Libyan authorities have identified Ahmed Abu Khattala, a leader of the Benghazi-based Islamist group Ansar al-Shariah, as a leader of the attack that killed American Ambassador Chris Stevens, Libyans involved in the investigation said Wednesday.
Witnesses to the Sept. 11 attack on the American Mission in Benghazi have told The New York Times they saw Abu Khattala leading the assault, and his role is the latest link between the attack and the Ansar, a puritanical group that wants Islamic law in Libya.
Another Libyan official told the Los Angeles Times that Abu Khattala is a former political prisoner whose fighters assassinated a senior general last year after he defected to the opposition during last year's revolution against Moammar Gadhafi.
The identity and motivation of the assailants have become a point of debate in the U.S. presidential campaign. Republicans have sought to tie the attack to al Qaeda to counter President Barack Obama’s assertion that by killing Osama bin Laden and other leaders his administration had crippled the group. Abu Khattala and Ansar al-Shariah share al Qaeda’s ideology, but operate independently and focus on Libya rather than on a global jihad against the West, the New York Times reports.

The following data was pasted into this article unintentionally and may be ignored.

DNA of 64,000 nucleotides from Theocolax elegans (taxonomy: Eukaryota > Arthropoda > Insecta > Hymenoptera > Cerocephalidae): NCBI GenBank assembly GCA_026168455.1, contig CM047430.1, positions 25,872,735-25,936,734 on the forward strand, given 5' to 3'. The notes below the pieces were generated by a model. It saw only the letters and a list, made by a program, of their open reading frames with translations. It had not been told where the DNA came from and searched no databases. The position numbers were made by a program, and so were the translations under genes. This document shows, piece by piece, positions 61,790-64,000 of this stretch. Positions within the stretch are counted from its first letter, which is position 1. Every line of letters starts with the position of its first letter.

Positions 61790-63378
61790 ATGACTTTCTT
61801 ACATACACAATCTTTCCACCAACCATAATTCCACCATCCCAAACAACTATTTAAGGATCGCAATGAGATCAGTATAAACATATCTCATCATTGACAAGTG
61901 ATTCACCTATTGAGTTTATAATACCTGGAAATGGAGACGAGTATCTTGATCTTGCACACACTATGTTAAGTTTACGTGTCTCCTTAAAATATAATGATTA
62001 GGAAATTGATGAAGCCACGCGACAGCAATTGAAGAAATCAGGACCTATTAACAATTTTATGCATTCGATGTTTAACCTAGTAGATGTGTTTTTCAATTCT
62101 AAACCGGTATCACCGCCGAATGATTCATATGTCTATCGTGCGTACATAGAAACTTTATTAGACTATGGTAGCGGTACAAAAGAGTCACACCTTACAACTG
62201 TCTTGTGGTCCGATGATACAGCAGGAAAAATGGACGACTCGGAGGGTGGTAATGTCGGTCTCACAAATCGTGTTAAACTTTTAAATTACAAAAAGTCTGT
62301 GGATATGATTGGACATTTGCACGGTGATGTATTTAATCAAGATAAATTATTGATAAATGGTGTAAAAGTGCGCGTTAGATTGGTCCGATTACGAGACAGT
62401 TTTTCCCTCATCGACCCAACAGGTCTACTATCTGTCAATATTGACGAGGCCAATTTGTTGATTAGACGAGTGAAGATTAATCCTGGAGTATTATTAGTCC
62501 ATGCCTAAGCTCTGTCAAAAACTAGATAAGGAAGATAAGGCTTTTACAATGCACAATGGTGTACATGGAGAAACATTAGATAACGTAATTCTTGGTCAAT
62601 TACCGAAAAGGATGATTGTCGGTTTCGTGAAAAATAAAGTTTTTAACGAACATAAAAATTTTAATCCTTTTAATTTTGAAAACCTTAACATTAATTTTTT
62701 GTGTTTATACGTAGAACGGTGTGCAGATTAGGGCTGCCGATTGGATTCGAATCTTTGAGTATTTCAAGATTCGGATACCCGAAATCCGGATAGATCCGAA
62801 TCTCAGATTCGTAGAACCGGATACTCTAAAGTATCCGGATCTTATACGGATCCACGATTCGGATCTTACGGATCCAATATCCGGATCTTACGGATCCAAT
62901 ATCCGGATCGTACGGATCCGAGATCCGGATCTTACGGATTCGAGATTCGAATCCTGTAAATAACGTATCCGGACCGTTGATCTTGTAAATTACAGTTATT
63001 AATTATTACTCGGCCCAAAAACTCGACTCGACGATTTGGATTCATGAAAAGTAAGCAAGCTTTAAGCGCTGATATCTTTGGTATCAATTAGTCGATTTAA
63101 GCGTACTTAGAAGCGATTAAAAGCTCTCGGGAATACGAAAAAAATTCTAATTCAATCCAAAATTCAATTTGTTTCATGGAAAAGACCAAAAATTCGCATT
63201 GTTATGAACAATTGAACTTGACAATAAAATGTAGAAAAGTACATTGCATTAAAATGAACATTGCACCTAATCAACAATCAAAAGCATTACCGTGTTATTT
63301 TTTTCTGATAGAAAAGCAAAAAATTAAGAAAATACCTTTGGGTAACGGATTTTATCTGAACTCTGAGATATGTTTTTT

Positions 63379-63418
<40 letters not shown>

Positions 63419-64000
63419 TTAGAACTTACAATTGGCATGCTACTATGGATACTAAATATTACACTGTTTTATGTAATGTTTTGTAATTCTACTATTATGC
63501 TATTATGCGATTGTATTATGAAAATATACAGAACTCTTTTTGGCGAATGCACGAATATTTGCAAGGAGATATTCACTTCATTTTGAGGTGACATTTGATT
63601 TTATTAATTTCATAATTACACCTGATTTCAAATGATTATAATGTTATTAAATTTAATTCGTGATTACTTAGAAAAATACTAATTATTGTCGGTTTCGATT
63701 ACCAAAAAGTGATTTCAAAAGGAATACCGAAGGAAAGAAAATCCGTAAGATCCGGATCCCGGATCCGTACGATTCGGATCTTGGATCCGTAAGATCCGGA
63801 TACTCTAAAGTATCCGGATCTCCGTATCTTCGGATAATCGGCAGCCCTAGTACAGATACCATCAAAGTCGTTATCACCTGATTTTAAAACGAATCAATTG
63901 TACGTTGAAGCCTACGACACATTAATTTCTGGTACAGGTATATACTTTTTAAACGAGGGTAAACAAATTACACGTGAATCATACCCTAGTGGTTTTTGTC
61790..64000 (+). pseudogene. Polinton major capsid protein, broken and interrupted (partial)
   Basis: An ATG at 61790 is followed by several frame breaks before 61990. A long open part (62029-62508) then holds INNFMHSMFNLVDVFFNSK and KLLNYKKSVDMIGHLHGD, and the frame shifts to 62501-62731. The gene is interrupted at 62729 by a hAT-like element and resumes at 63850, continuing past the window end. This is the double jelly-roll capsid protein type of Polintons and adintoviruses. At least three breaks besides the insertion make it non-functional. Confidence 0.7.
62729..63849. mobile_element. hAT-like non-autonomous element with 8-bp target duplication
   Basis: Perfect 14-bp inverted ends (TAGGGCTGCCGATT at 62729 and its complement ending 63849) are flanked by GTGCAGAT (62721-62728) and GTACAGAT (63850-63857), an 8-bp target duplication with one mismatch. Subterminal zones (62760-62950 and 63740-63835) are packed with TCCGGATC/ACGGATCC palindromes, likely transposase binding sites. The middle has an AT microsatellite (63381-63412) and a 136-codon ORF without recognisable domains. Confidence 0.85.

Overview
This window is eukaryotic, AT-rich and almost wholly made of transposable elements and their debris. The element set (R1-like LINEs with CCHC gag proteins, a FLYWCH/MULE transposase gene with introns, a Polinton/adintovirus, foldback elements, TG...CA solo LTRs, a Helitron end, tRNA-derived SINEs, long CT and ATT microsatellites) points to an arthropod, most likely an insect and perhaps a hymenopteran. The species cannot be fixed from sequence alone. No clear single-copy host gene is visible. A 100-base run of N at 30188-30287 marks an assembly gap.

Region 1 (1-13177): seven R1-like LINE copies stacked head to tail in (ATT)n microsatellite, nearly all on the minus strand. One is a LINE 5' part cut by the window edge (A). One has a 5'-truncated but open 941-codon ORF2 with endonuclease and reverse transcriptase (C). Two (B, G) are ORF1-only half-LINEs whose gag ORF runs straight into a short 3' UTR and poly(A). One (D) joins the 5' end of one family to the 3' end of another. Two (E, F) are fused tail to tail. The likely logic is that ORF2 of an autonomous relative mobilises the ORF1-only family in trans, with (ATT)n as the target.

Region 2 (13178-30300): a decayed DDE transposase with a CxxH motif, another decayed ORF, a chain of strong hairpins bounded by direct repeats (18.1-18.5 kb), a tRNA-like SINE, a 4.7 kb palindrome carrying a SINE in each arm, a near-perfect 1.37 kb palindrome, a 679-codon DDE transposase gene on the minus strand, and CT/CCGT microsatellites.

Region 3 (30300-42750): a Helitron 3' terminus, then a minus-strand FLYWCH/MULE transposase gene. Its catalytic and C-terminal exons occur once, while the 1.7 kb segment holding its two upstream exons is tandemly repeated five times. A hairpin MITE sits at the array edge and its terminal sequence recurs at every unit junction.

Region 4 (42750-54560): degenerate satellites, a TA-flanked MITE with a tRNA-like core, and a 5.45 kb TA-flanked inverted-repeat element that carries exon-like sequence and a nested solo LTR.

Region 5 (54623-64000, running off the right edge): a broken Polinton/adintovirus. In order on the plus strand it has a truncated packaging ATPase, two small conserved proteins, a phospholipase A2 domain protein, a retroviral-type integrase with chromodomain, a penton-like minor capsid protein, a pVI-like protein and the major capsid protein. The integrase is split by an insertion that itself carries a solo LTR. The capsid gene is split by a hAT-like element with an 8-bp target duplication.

Abu Khattala’s exact role in the incident is not yet clear, and remains at large and has not yet been questioned. Militias loyal to the weak new central government say they have received no orders to arrest him or any other suspect in the Benghazi attack.
Asked last week about Abu Khattala’s role, an American in the separate U.S. investigation indicated that the United States was tracking him but cautioned that the leadership of the attack might have been broader than a single man.
A Libyan official said he probably is still in Benghazi — where his poor Laythi neighborhood has earned the moniker "Little Kandahar" — or elsewhere in eastern Libya.
"It's not whether they want to bring them to justice, but whether they can," an international official in Libya said of the government.